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'Real Housewives of Salt Lake City' star Jen Shah sentenced to 6 and a half years in prison in telemarketing fraud case

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“Real Housewives of Salt Lake City” cast member Jennifer Shah was sentenced Friday to six and a half years in prison in connection with a telemarketing fraud case.

Shah, 49, pleaded guilty in July 2022 to conspiracy to commit wire fraud and was sentenced to forfeit $6.5 million after pleading not guilty. She must also pay damages to victims of the nationwide telemarketing scheme that prosecutors said targeted elderly and vulnerable victims.

Shah, in a camel trouser suit, sat between two lawyers. Her husband, Sharrieff, sat behind her in a slate blue suit. He raised his hand when introduced by defense attorney Priya Chaudhry.

PHOTO: Jennifer Shah arrives in federal court in New York, Friday, January 6, 2023.

Jennifer Shah arrives in federal court in New York, Friday, January 6, 2023. Federal prosecutors are seeking a 10-year prison sentence for “The Real Housewives of Salt Lake City” member who, they say, lived in luxury after defrauding thousands of people across the country in a telemarketing scam, many of them elderly.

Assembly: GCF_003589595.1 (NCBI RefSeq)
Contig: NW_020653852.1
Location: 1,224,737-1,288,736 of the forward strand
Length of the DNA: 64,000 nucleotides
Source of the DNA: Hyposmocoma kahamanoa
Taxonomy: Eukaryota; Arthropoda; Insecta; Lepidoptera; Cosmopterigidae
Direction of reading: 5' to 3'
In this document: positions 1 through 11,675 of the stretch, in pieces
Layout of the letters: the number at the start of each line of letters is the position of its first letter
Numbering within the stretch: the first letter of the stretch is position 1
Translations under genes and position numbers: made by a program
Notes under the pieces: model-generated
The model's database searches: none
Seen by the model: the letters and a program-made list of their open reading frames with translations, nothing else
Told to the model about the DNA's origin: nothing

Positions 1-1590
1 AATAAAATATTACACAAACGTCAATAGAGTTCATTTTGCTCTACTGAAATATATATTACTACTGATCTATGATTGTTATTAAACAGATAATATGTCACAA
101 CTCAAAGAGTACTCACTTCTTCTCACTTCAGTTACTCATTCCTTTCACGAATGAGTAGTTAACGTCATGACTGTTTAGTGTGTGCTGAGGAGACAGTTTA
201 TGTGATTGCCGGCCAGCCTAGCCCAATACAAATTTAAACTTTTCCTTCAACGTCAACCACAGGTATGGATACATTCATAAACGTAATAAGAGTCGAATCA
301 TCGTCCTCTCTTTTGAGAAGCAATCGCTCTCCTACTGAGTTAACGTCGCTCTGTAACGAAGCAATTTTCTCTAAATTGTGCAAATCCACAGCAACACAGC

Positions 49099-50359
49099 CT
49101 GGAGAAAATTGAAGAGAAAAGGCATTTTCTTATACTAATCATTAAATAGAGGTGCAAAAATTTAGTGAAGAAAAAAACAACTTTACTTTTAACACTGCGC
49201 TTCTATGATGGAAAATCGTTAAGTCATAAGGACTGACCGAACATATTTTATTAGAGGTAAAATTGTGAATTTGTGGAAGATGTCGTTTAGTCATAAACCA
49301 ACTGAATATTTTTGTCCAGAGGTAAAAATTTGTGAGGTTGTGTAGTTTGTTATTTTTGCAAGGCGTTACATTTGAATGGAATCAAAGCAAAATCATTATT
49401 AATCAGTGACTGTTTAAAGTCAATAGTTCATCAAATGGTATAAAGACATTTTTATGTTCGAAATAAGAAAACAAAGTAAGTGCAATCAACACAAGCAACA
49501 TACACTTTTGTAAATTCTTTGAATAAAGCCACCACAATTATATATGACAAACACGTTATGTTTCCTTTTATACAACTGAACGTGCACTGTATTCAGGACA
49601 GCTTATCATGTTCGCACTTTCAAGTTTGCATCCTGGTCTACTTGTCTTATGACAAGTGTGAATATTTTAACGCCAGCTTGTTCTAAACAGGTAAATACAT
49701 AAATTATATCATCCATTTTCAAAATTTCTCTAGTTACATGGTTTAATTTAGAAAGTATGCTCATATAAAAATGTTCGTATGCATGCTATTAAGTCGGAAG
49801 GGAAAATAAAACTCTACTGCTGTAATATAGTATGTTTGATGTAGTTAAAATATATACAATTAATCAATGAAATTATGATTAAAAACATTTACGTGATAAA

Seth Wenig/AP

Judge Sidney Stein said Shah’s role on the show played no part in the sentencing decision.

“The character your client plays on ‘Real Housewives of Salt Lake City’ is simply a character,” Stein told the lawyers. “The ‘Real Housewives’ franchise is all about acting, editing. People must not confuse, and this court will not confuse, the character she plays on an entertainment show with the person I have in front of me.”

“For the rest of Ms. Shah’s life, she will remember their names,” Chaudhry said of the victims. “Ms Shah knows she has devastated the lives of many.”

Stein interrupted the expression of sympathy to ask, “Is she still selling ‘Free Jen’ or ‘Justice for Jen’ merchandise on her website or has that been taken down?” Chaudhry said Shah is no longer selling the items and has saved the money for restitution.

The defense insisted that Shah understood that the victims “had very little to begin with and are now going to fight even harder”, but when Chaudhry said that none of the victims had ever spoken directly to Shah, Stein interrupted.

“Because she was very involved in the conspiracy to deal with the victims,” ​​Stein said. “She was very important. She was a leader. So the fact that she never spoke to a victim works against you.”

Chaudhry said in a statement following her sentencing: “Jen Shah is deeply sorry for the mistakes she has made and deeply sorry for the people she has hurt. Jen has faith in our justice system, understands that anyone who breaks the law will be punished, and accepts this sentence. Jen will pay her debt to society, and when she is a free woman again, she vows to pay her debt to victims harmed by her mistakes.

Federal prosecutors called it “absurd” to portray Shah as merely selling lists for other telemarketers to defraud.

“She’s laughing at text messages talking about defrauding these people,” said Assistant US Attorney Robert Silverman. “It’s not like she just sent someone a computer file.”